Citizen participation is growing even in rural India.
As the 2014 general elections loom, the sight of the world’s largest democracy at work is indeed marvellous. But what is the state of India’s democracy beyond the voting booth? The yawning gap between procedural democracy and its substantive outcomes has been widely noted. The pressing issues of development, poverty, distribution and corruption, that bring voters to the polls are not resolved with the simple casting of ballots. What do the citizens of the world’s largest democracy do on a day-to-day basis when seeking the attention, resources and services of the state?
These are issues that my recent research in Rajasthan has sought to explore by asking two related questions: who makes claims on the state for public services, and how? Claim-making of this kind is a critical form of political participation, casting light on one of the most local and common arenas in which citizens encounter the state. A study of claim-making offers new insights into patterns of participation (who speaks up?) as well as representation (who speaks for, and through, whom?)
Rajasthan, where voters recently ousted the Congress in favour of the BJP, is an intriguing place in which to examine these dynamics. With its feudal roots, it is perhaps not a place where we would expect to see high levels of citizen-state engagement — particularly among the poor and lower castes. And yet, with one of the longest histories of panchayati raj and a vibrant civil society, Rajasthan reminds us of the need to look to the local level to take the true pulse of democracy.
Perhaps the most striking finding of my study is the sheer rate at which citizens report making claims on the state: over 75 per cent of those surveyed report that they have personally engaged in efforts to demand services from their local officials. These high numbers stand in stark contrast to common portrayals of the Indian state as a distant, impenetrable entity that lies beyond the reach of the aam aadmi. The data reveal, first, that levels of need are high and, second, that citizens look to the state to address these needs: citizens depend on — and make claims on — the state for a wide range of essential services.
How are these claims made? Citizens employ diverse practices — formal and informal — ranging from directly contacting bureaucrats and politicians to seeking assistance through a wide array of intermediaries (caste bodies, neighbourhood and village associations, NGOs, fixers and so on).
Within this mix, the gram panchayat stands head and shoulders above all others as the primary and most frequent point of contact between citizens and the state. This is in keeping with their constitutional mandate. These village institutions are frequently dismissed as little more than “paper tigers”, captured by the local elite. And yet, more than 60 per cent of those surveyed report directly contacting members of these local elected bodies. This is not a pie in the sky endorsement of the panchayat — local corruption is rife and capacity weak. But there is reason to follow the lead of the myriad citizens who nonetheless turn to their panchayats.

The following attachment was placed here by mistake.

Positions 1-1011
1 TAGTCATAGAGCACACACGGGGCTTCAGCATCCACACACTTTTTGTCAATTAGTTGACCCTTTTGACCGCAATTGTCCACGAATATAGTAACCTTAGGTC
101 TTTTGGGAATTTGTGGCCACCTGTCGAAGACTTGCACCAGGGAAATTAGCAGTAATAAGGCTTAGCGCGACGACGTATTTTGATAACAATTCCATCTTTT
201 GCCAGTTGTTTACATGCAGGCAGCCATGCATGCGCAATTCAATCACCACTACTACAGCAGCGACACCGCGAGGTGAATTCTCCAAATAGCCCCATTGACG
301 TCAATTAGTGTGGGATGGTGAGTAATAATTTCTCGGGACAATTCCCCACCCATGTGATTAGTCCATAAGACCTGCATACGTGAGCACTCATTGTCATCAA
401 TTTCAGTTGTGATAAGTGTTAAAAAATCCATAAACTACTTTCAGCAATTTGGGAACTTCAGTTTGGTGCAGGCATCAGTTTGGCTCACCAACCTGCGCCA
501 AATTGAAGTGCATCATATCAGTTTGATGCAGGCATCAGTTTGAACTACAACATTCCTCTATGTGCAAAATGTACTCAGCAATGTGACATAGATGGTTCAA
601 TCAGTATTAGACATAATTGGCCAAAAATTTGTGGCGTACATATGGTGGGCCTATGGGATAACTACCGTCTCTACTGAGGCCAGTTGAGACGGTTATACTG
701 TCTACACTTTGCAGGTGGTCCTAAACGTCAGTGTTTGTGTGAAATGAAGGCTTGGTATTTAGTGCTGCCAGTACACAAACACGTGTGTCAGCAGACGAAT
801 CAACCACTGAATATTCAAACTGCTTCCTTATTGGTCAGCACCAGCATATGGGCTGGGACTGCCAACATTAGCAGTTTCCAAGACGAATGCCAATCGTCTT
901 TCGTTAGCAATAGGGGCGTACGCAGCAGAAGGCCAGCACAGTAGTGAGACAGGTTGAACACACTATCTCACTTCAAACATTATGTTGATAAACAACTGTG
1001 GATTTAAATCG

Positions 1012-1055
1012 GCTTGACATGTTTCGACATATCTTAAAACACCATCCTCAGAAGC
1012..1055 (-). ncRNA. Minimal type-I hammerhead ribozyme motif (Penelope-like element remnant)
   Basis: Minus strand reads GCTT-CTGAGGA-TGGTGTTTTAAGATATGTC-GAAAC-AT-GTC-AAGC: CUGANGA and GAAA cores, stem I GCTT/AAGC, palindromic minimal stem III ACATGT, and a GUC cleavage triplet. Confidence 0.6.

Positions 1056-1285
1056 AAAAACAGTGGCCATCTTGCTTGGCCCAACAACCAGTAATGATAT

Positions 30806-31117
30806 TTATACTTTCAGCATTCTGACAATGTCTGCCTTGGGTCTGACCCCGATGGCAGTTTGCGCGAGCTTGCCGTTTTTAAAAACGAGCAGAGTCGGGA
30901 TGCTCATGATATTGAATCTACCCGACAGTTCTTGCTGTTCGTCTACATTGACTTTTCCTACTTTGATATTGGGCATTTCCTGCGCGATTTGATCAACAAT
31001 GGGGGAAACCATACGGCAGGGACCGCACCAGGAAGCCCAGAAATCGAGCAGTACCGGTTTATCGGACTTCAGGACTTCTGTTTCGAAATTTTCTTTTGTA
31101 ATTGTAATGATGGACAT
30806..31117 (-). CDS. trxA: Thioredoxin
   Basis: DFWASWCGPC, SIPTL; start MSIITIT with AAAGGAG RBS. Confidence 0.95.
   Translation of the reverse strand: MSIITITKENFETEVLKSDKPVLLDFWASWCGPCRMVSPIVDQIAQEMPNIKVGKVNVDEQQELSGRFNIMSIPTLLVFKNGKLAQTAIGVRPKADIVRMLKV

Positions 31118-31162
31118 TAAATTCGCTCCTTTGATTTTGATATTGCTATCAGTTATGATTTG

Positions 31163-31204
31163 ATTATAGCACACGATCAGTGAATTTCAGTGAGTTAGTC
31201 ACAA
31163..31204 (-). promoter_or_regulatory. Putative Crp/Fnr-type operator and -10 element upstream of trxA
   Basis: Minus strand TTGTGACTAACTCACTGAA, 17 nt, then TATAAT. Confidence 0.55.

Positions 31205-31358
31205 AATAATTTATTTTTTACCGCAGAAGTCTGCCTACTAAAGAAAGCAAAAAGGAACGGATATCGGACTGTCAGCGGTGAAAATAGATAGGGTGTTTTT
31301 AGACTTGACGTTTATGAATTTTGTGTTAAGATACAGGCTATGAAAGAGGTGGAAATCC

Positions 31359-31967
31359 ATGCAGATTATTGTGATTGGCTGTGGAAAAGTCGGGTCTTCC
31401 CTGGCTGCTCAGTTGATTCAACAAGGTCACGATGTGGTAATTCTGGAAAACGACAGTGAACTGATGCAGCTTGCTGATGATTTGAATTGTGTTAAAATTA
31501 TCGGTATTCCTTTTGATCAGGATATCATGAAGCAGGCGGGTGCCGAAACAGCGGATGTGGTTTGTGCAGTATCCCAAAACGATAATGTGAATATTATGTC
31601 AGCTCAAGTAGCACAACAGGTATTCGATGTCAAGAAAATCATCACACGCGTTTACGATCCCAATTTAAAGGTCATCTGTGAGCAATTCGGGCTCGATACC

Importantly, these patterns persist despite, and controlling for, differences in socioeconomic status, caste, and gender. In fact, the very richest are no more (and no less) likely than the poorest to make claims on the state. Nor do rates of claim-making vary significantly by caste. Women, as one might expect, lag far behind men in claim-making activity. And yet, among women, variation persists. Notably, lower caste women are more likely than upper caste women to make claims on the state.
Simply knowing if a person is rich or poor, high or low caste, or a man or a woman, does not adequately predict whether or how that person will engage the state. In fact, far from being determined by such features, claim-making activity appears to be shaped, in part, by exposure to people and places across such divides. Citizens learn about and form expectations of the state through the accounts and experiences of others. People who move about beyond their immediate community and locality appear to have both more and better information about public services and about how to claim them, as well as greater opportunities to do so.
These patterns are encouraging. Change is afoot in rural India and mobility — social and spatial — is rising, albeit slowly and unevenly. This is driven, among other factors, by a diversification of rural incomes, a partial decoupling of caste and occupation, growing rural-urban linkages, and by new public spaces for the participation of marginalised groups (notably in the panchayats). The result is a rural environment marked by increasingly porous boundaries of caste, neighbourhood and village. These boundaries are not disappearing, but they are shifting. As the mobility and exposure of rural citizens grows, there is reason to hope that citizen participation and activism will also rise. This would be a boon for democracy, during elections and beyond.
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